Baltimore's fading clout [Editorial]

Twelve years ago, when the General Assembly was debating the enactment of the Thornton school funding formula that has done so much to support the advances of Baltimore's schools in recent years, the city's delegation in Annapolis included 10 senators and 29 delegates. Among them were the chairs of the budget committees in both the House and the Senate, plus a number of other committee chairs and top leaders in both chambers.

During the next General Assembly term, the legislature is due to revisit the Thornton formula, but thanks to population losses and the sharp curtailment at court order of districts that cross the city-county line, Baltimore's delegation will have six senators (only five of whom will live in the city) and 16 delegates. Moreover, thanks to the results of Tuesday's primary, Baltimore city and county will fail to hold any of the four state-wide elected offices — governor, lieutenant governor, comptroller and attorney general — for the first time since Francis C. Burch became the state's top lawyer in 1966.


Baltimore-area voters seem not to be overly concerned about the general shift in Maryland's political center of gravity toward the Washington suburbs. To wit, Brian Frosh of Montgomery County handily beat Jon Cardin of Baltimore County in the attorney general primary in both the city and the county. In fact, much of the political establishment here backed Mr. Frosh with endorsements; in some cases, incumbent senators and delegates in competitive races even transferred some of their own campaign funds to him.

To some extent, this lack of parochialism is reasonable. The Baltimore and Washington regions are perennially becoming more intertwined culturally and economically, and so long as Baltimore City retains its important role in Democratic primaries and Baltimore County remains critical in general elections, gubernatorial candidates are going to pay attention to the area. Lt. Gov. Anthony G. Brown, this year's Democratic nominee, has focused on the need to foster economic development in Baltimore, as has Republican nominee Larry Hogan. In contrast to some previous Republican gubernatorial candidates who have taken to Baltimore City bashing, Mr. Hogan is actually quite complimentary of Mayor Stephanie Rawlings-Blake's efforts on tax cuts and pension reform.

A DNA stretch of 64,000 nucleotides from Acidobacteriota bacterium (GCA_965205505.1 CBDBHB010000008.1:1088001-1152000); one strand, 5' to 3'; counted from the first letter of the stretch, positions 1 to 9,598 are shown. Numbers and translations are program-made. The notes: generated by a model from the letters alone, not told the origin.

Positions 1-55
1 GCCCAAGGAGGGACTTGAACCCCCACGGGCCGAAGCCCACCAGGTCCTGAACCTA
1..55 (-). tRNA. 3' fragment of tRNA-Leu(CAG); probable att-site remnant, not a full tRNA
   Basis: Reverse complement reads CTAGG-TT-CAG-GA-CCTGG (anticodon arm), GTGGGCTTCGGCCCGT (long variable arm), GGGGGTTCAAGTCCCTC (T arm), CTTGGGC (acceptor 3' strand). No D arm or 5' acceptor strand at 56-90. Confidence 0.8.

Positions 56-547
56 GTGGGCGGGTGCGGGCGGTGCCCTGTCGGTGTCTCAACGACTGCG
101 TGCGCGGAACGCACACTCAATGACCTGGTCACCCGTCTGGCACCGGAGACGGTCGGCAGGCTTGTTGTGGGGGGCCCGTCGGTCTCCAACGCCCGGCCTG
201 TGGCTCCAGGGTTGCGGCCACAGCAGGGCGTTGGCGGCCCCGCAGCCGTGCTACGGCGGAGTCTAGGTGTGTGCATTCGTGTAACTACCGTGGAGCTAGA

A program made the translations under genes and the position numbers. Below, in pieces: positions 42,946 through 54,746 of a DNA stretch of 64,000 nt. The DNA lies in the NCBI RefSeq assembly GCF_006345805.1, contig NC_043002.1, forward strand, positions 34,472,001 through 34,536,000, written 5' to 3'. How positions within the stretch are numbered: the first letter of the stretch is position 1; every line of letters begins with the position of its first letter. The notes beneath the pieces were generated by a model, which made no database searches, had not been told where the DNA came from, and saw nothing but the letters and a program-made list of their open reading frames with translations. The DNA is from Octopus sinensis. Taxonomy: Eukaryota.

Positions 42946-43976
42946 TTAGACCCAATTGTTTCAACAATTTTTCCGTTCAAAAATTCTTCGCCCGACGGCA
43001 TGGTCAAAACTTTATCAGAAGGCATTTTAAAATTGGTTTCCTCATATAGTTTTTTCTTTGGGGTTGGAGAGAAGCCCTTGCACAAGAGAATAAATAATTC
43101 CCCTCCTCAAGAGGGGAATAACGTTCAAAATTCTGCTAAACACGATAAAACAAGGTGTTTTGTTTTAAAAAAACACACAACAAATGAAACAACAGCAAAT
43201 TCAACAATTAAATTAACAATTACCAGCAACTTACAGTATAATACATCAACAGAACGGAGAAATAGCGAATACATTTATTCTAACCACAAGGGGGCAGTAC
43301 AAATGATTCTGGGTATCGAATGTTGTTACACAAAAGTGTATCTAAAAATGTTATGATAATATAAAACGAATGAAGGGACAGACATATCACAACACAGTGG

Nonetheless, there is no substitute for having a seat at the table in the highest echelons of state leadership, nor of having a block of votes that command attention. Both of those factors were crucial in the most important success for Baltimore during the last four years: its new funding scheme to provide $1.1 billion for a blitz of school construction and renovation. Gov. Martin O'Malley's support for the plan was necessary, but so was the ability of the city's House delegation to provide enough votes to make or break an increase in the gas tax to fund new road and transit spending. There was an explicit quid pro quo between the transportation bill Montgomery County wanted and the school construction bill Baltimore wanted. The 16 delegates Baltimore will have next year are significant but two fewer than the city has now.

For that reason, it's important that Baltimore voters retained what members of the legislative leadership they have now. All three of Baltimore's committee chairs — Sen. Joan Carter Conway and Dels. Pete Hammen and Maggie McIntosh — faced challengers but were re-nominated, which in the city means re-elected, for all intents and purposes. So were Sen. Nathaniel McFadden, the senate president pro tem, and Sen. Lisa Gladden and Del. Talmadge Branch, the majority whips in the two chambers. It also doesn't hurt that Mayor Rawlings-Blake was an early endorser of Mr. Brown (something that cannot be said of the executives of Montgomery and Prince George's counties). She was conspicuously visible on the stage behind Mr. Brown as he gave his victory speech Tuesday night.

Still, there's more Baltimore can do to maximize its influence. Despite the mayor's deep connections in Annapolis — her father was one of those committee chairmen back in 2002 — she has not always succeeded in getting the city delegation to rally behind her priorities. She needs to work on that relationship. Likewise, Baltimore city and county both benefited from the kind of unity they exhibited during the days of extensive cross-border districts, but Ms. Rawlings-Blake and County Executive Kevin Kamenetz have exhibited little tendency toward collaboration with each other. House Speaker Michael E. Busch has given them an opening by establishing a task force on regionalism. They need to embrace it. The shift of power to the Washington suburbs may not spell doom for the Baltimore region, but it never hurts to have a little more clout.

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